The formation of North-South Seismic Zone and Emeishan large igneous province in Western China: Insight from teleseismic tomography
- 1Institute of Geophysics, CEA, Beijing 100081, China
- 2Key Laboratory of Continental Collision and Plateau Uplift, Institute of Tibetan Plateau Research, Chinese Academy of Sciences, Beijing 100101, China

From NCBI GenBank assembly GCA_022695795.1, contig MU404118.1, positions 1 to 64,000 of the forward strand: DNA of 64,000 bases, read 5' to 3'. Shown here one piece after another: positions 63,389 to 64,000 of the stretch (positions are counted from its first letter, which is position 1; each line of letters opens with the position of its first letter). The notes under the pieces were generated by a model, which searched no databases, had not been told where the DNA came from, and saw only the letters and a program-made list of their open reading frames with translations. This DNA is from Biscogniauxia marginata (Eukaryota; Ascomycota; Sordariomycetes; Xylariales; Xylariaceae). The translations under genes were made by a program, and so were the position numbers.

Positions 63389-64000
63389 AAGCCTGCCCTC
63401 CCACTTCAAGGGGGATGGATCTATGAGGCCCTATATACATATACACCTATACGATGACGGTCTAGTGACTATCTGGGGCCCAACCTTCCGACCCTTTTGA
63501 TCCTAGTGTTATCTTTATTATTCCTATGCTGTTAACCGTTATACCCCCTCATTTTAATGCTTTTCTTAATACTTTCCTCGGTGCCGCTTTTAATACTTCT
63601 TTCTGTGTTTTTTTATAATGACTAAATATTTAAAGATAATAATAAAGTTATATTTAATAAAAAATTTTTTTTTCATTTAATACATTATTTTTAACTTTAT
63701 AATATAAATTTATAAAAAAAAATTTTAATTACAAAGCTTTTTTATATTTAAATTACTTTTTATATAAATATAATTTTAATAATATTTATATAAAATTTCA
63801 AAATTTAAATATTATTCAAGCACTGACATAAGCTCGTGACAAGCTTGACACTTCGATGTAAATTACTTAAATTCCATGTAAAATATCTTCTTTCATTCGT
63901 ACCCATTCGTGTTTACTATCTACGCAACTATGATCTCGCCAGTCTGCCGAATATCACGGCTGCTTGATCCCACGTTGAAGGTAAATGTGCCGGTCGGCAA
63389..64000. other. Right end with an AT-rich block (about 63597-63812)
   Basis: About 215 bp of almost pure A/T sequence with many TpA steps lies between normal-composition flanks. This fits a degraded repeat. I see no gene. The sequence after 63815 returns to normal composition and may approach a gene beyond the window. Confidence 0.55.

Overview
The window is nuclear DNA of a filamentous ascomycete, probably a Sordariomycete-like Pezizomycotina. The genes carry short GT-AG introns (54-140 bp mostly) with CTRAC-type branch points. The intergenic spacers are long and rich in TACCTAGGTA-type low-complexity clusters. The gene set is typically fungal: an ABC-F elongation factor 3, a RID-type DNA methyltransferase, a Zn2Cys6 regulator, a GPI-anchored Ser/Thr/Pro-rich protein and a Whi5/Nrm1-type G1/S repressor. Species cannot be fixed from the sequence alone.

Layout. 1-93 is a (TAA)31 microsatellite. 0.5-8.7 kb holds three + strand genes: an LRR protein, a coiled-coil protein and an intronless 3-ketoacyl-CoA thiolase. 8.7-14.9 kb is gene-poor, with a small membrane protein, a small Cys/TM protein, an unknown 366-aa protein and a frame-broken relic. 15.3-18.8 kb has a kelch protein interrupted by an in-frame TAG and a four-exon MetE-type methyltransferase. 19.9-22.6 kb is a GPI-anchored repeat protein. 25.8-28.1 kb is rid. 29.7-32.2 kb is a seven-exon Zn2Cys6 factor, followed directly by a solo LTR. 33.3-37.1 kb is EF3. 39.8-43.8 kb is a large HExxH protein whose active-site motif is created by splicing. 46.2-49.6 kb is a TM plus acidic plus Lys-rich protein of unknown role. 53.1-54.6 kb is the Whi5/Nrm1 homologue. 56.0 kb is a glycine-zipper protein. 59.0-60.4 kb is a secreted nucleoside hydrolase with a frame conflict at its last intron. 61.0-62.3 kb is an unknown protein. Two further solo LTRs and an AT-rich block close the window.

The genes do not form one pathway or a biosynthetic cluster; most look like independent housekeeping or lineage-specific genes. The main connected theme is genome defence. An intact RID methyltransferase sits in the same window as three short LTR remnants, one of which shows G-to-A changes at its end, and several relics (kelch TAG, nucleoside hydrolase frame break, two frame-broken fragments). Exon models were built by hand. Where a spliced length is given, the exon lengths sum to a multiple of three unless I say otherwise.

Abstract. Several models have been suggested to explain the earthquake mechanism of the North-South Seismic Zone (NSSZ) and the formation of the Emeishan Large Igneous Province (ELIP). In this study, I extended the study region and carried out detailed teleseismic tomography in the NSSZ and near-by regions. Results identified by this study reveal large plate-like high-velocity anomalies beneath the Songpan-Ganzi Block and the South China Block, which may be associated with large-scale lithospheric delamination, and low-velocity structures at 50–200 km depths in the western and southern parts of this study region, which imply upwelling asthenosphere induced by delamination and the absence of the rigid lithosphere there. Two high-velocity structures beneath the Sichuan Basin and the Alashan Block are revealed, which might be the lithospheric roots of these structures. These rigid lithospheric roots obstructed the eastward extrusion of the Tibetan Plateau and led to stress accumulations and releases (earthquakes) in the Longmenshan Orogenic Belt and the northern part of the NSSZ. Due to obstruction by the Sichuan Basin’s lithosphere, eastward extrusion was redirected southeastward to Yunnan in the southern part of the NSSZ, which led to stress accumulations and releases (earthquakes) along the Honghe and Xiaojiang Faults. This study provide velocity images reveal a slab-like high-velocity structure, which might be associated with the lithospheric vestige of the Paleo-Tethys Ocean that subducted beneath the ELIP, which resulted in large-scale return mantle flow or mantle upwelling and contribute to the LIP formation in early Mesozoic.
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